Andrew Finnie’s date to get serious

MAKING ART: Andrew Finnie at work in his Newcastle Community Arts Centre studio.
MAKING ART: Andrew Finnie at work in his Newcastle Community Arts Centre studio.

AS a young man Andrew Finnie made a date to get serious about his art.

‘‘I started as a child, like most artists,’’ he said. 

‘‘I made a promise to myself... I would take it seriously when I got old.

‘‘One day I woke up and I was 40 and that was old as far as I was concerned.

‘‘Ever since then I have taken it seriously and I have done a lot of painting.’’

Finnie moved to Newcastle in 1983 and many of his traditional-style works feature the city’s urban landscapes painted in acrylic.

‘‘In a way I’m an outsider, so I think I see Newcastle from an outsider’s view point,’’ he said.

‘‘And part of Newcastle’s beauty to me is all the old buildings, and I think a lot of Novocastrians are used to them and don’t see their value.

‘‘I think it’s my job as an artists to paint them while they are still there.’’

And this sense of urgency has been highlighted for Finnie based on the experience of returning to locations in order to put final details on works only to discover the subject of the painting had been demolished in the meantime.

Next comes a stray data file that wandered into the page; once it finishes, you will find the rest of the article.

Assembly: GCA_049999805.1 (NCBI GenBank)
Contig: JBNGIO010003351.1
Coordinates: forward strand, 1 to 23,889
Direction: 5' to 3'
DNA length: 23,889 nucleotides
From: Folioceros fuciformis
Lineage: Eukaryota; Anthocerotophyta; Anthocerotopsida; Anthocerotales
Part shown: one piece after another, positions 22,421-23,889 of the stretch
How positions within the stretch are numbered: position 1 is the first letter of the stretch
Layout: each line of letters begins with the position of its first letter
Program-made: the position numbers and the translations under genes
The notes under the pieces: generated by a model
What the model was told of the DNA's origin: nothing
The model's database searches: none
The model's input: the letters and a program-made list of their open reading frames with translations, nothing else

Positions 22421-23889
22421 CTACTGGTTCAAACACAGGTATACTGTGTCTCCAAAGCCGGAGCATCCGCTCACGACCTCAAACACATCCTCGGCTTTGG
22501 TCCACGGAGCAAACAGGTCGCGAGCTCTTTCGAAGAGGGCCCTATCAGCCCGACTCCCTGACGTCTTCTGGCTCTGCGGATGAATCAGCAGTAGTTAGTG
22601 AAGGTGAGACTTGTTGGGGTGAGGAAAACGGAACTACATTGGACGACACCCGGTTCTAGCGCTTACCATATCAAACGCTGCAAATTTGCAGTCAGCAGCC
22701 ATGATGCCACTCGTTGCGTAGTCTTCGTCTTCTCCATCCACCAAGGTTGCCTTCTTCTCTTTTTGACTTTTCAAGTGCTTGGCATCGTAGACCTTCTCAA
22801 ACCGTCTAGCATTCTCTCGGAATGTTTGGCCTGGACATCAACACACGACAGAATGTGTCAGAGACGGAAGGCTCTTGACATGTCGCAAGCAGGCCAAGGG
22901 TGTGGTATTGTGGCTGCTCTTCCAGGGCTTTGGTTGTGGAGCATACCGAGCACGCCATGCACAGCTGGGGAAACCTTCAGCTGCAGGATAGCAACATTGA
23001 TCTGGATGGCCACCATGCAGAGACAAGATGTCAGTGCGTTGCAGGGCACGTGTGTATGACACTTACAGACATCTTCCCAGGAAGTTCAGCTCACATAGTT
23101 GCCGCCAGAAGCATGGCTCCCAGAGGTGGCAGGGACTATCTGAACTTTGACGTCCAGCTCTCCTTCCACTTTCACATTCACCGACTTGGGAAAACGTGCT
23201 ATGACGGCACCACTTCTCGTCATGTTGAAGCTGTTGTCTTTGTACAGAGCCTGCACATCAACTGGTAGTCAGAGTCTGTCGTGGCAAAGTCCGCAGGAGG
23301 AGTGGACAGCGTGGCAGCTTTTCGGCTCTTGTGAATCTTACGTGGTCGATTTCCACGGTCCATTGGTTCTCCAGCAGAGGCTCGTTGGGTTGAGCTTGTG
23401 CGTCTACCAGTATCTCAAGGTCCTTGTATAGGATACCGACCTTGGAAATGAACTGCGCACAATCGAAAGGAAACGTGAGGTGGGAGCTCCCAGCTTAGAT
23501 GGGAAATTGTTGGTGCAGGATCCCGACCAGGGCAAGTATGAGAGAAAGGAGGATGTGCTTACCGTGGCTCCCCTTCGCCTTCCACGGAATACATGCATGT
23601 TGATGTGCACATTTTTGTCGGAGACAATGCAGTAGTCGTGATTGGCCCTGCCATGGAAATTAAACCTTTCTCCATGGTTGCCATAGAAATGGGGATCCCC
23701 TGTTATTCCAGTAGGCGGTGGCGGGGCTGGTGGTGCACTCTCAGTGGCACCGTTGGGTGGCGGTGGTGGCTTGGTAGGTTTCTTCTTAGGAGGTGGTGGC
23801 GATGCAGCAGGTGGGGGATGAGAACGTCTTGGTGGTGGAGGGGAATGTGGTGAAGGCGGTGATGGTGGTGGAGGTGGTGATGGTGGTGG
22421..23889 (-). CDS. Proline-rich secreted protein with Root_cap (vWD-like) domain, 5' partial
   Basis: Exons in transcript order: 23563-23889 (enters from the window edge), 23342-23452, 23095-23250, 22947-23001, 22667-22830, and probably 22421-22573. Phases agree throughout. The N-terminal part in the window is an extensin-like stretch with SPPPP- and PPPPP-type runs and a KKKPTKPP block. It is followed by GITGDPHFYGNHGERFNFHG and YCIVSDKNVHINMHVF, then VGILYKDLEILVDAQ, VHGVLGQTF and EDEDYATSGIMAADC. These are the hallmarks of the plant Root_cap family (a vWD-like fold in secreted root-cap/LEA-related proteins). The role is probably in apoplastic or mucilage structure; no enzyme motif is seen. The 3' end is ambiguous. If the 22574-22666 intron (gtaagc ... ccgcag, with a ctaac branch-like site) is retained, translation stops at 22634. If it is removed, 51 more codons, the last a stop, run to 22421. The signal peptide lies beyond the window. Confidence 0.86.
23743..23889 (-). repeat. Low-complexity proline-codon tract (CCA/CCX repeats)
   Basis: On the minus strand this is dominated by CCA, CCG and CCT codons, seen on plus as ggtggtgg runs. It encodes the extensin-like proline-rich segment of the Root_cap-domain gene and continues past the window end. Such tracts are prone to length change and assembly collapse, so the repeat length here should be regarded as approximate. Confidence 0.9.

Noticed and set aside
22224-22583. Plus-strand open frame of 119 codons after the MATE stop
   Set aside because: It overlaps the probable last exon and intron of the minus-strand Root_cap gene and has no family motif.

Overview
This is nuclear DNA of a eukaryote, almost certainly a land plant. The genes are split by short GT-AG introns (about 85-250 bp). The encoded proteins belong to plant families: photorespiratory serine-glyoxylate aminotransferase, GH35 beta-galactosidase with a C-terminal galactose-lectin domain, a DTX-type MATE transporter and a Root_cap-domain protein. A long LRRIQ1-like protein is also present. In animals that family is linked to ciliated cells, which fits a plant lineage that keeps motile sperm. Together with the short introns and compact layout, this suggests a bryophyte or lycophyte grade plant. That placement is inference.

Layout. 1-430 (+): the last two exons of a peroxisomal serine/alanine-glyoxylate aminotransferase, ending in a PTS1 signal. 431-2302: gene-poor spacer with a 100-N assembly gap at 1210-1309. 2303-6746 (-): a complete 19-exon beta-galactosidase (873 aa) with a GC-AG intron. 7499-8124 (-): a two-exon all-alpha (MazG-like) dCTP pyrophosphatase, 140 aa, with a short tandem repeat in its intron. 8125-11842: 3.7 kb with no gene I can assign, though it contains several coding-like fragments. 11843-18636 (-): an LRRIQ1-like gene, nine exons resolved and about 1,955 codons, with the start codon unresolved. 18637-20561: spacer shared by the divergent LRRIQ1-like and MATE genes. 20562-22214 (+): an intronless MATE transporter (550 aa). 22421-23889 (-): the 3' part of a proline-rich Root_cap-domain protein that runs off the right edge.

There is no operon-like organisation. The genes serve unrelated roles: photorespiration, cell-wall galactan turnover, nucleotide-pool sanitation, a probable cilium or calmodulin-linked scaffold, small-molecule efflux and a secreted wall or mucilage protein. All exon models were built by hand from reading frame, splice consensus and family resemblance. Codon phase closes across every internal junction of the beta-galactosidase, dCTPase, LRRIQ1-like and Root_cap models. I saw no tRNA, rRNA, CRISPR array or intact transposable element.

He works from a studio at Newcastle Community Arts Centre and shares the space with other artists. Together they are known as The Seven Painters.

He said working alongside others was very motivating.

“It motivates you because you see how the others approach their work. You learn from their achievements as well as their failures,’’ he said.  

About 12 years ago Finnie began to work digitally as well. 

‘‘It’s a big advantage being a traditional artist because you have all your composition skills and you know about colour, so when you go into the digital world you have a good background behind you.’’

Finnie has been working with an agent in New York for four years to try get some of his digitally illustrated children’s books published. 

‘‘I have been rejected by New York’s best publishers,” he said.

But Finnie remains optimistic about his chances.

‘‘I have about five children’s books that I have finished but because they are a bit unusual we are having a bit of trouble, but unusual is good because it sets them apart from everything else,’’ he said. 

‘‘There is a cultural difference between Australians and Americans. Australians have a sense of humour.’’

The works of Andrew Finnie will be featured in several Newcastle exhibitions in the coming months.

  • Art Systems, Wickham: You’ll Fest, Dec 4 to 20.
  • Gallery 139, Hamilton, Figure It Out, December 9 to December 12.  
  • Nanshe Gallery, Hamilton, January 6  to January 30.
  • Gallery 139, Hamilton, Dogs in Art, January 12 to January 30.

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